Release date: 24th March 2017/Watch the trailer here

A large proportion of the marketing for Life has focused around a scene where International Space Station crew member Hugh Derry (Ariyon Bakare) is attempting to revive a dormant organism, found in a soil sample from Mars and believed to be the first proof of extraterrestrial life. The organism, nicknamed Calvin, latches itself tightly onto Hugh’s hand and things soon begin to go south, resulting in a wince-inducing moment where Hugh’s hand is crushed in excruciatingly painful detail. It was a smart marketing move to focus so heavily on this: the scene and the aftermath that follows is by far the high point of Life, and so it’s a shame that it happens within the first thirty minutes.

Hugh is joined aboard the ISS by five other scientists, doctors, and mechanics from around the world – Rory Adams (Ryan Reynolds), David Jordan (Jake Gyllenhaal), Miranda North (Rebecca Ferguson), Sho Murakami (Hiroyuki Sanada), and Katerina Golovkina (Olga Dihovichnaya). While the creature design for Calvin – a life form that evolves and rapidly grows in size throughout the course of the film – may be creative, it’s one of the only parts of Life that feels truly original. Everything else – a claustrophobic monster movie set in space; all communications with Earth cut off – has been done countless times before, and often much better than this.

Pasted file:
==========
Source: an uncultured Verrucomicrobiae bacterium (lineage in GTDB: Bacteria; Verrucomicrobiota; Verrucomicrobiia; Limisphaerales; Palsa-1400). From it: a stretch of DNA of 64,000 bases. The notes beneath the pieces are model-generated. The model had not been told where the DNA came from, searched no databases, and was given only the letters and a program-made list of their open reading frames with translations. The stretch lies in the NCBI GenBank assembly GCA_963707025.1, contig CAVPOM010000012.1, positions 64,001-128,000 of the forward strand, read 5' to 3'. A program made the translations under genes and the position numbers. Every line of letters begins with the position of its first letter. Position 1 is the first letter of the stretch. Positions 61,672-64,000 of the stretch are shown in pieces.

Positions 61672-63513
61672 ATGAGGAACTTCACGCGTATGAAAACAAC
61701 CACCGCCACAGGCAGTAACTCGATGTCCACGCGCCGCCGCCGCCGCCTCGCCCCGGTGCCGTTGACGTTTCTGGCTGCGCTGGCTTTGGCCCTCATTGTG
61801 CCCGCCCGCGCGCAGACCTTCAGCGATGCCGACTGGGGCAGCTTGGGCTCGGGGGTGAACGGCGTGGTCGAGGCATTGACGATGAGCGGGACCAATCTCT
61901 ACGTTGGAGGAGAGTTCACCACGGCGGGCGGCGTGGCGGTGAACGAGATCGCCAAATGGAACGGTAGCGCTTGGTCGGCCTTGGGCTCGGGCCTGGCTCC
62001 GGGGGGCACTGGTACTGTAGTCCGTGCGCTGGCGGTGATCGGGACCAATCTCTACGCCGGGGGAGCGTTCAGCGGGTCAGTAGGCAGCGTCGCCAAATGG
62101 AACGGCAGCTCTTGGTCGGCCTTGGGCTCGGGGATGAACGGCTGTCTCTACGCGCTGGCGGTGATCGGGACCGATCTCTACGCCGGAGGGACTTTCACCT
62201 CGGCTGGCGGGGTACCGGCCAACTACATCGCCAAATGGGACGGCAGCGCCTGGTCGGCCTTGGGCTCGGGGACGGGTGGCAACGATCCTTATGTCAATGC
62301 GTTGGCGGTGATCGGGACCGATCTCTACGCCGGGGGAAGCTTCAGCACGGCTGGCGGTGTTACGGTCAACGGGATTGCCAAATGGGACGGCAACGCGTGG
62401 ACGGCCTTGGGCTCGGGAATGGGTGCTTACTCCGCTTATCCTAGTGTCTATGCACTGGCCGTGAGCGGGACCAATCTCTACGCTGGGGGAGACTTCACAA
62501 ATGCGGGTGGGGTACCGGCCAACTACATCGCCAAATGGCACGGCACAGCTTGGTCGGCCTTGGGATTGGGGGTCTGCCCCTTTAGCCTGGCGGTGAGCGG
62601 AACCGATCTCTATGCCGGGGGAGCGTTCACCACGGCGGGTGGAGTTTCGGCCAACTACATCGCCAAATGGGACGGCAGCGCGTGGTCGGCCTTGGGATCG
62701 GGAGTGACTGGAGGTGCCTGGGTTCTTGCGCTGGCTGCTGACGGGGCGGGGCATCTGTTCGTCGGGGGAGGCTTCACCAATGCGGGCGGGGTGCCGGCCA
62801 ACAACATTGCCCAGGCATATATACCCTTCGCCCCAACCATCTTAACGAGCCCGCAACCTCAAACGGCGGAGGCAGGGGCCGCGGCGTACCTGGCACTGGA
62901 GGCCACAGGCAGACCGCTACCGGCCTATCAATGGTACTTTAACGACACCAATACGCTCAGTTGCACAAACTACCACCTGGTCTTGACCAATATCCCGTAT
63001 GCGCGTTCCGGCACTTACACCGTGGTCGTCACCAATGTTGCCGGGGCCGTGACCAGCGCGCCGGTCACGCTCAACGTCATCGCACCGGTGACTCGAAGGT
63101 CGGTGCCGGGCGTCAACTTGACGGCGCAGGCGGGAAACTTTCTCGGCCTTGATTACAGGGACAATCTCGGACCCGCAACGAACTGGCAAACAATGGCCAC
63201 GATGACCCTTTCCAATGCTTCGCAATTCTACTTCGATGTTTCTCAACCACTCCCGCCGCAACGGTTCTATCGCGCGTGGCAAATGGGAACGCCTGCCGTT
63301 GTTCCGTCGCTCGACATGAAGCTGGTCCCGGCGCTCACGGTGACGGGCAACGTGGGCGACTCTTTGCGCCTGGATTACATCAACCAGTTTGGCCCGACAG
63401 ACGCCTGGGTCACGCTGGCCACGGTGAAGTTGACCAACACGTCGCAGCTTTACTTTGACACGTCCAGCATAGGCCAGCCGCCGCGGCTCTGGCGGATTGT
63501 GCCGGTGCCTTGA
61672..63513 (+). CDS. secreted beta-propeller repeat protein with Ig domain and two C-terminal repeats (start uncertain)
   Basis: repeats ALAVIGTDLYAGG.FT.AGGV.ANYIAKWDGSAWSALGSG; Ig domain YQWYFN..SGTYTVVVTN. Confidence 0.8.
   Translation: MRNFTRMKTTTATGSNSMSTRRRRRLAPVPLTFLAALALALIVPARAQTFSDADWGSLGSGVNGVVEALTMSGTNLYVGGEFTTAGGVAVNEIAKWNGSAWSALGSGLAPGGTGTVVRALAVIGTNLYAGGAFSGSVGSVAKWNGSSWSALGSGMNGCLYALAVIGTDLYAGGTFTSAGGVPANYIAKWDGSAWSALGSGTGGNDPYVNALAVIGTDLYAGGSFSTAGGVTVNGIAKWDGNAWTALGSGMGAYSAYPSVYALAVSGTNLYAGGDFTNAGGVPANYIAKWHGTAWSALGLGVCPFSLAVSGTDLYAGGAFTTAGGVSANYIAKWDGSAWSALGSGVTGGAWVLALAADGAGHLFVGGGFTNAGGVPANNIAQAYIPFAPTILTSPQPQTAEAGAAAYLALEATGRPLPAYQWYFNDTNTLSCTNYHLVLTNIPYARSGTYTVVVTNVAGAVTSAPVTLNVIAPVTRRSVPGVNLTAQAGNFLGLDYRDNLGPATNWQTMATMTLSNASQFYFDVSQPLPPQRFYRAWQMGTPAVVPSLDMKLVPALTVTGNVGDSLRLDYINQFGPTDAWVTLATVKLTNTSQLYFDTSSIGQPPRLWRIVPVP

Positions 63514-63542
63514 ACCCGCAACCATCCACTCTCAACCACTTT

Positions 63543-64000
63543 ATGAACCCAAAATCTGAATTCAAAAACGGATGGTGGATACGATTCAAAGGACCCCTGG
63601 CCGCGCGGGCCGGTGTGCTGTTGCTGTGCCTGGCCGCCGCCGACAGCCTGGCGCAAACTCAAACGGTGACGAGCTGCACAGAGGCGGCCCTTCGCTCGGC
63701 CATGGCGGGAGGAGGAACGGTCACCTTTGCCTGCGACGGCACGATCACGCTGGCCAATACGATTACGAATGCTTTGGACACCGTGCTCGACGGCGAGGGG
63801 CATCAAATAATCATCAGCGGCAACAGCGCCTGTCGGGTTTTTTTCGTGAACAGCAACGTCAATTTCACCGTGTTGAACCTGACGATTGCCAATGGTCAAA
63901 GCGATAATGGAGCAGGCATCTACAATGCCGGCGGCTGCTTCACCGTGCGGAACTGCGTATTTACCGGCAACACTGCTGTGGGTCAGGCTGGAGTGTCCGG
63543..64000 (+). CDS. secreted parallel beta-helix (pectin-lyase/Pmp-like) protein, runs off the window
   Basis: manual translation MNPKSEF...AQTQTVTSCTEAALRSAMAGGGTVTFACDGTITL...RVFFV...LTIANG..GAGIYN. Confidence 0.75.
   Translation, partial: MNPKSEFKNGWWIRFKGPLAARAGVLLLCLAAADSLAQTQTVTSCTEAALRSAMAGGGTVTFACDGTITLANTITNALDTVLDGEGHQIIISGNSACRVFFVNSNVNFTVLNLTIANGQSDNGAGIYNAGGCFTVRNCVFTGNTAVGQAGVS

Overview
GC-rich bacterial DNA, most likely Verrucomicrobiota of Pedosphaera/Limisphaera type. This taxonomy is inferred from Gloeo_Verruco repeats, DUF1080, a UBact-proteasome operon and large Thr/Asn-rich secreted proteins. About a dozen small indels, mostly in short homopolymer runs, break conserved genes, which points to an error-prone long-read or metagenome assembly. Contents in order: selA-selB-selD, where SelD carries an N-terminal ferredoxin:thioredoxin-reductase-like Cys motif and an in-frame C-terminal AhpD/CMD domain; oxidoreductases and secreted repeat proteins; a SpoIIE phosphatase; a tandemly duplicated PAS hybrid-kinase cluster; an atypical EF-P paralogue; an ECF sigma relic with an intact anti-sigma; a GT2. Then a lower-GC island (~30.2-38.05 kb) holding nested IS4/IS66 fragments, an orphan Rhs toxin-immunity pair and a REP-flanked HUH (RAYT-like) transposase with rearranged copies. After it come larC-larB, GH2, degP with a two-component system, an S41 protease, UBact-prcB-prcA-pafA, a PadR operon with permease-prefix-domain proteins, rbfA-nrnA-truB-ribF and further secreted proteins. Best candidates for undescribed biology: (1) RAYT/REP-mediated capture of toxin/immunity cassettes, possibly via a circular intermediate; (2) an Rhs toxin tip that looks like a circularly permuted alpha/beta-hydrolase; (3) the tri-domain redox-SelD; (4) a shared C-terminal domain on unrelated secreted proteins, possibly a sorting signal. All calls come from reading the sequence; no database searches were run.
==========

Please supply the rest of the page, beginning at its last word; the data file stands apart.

The one thing that Life does incredibly well, however, is its horror elements. It may borrow heavily from Alien, but it still finds innovative and unsettling ways in which to gruesomely kill off its characters, while exploring ideas such as what spurting blood might look like without gravity. This means that there are portions of Life – particularly the aforementioned scene involving poor Hugh and his hand – that feel genuinely terrifying and unnerving. Director Daniel Espinosa has proven to be masterful at creating tension and an oppressive atmosphere when he needs to, so it’s a pity that this tension doesn’t continue throughout the entire film.


Frustratingly, it doesn’t take long for Life to devolve into yet another generic humanity-in-danger movie, fuelled mainly by idiotic characters making idiotic decisions. It’s thrilling when it wants to be and it’s never anything less than watchable, but far too often it just feels wholly unoriginal. The most obvious comparisons to make are with Alien and Gravity, yet Life never comes close to being as compelling as either – largely in part thanks to its underdeveloped characters, played by interesting actors with uninteresting material to work with. There are multiple hints at a promise of something greater here, so it’s exasperating that Life never lives up to its potential. It certainly gets the job done, but it’s destined to be long-forgotten in a year’s time.


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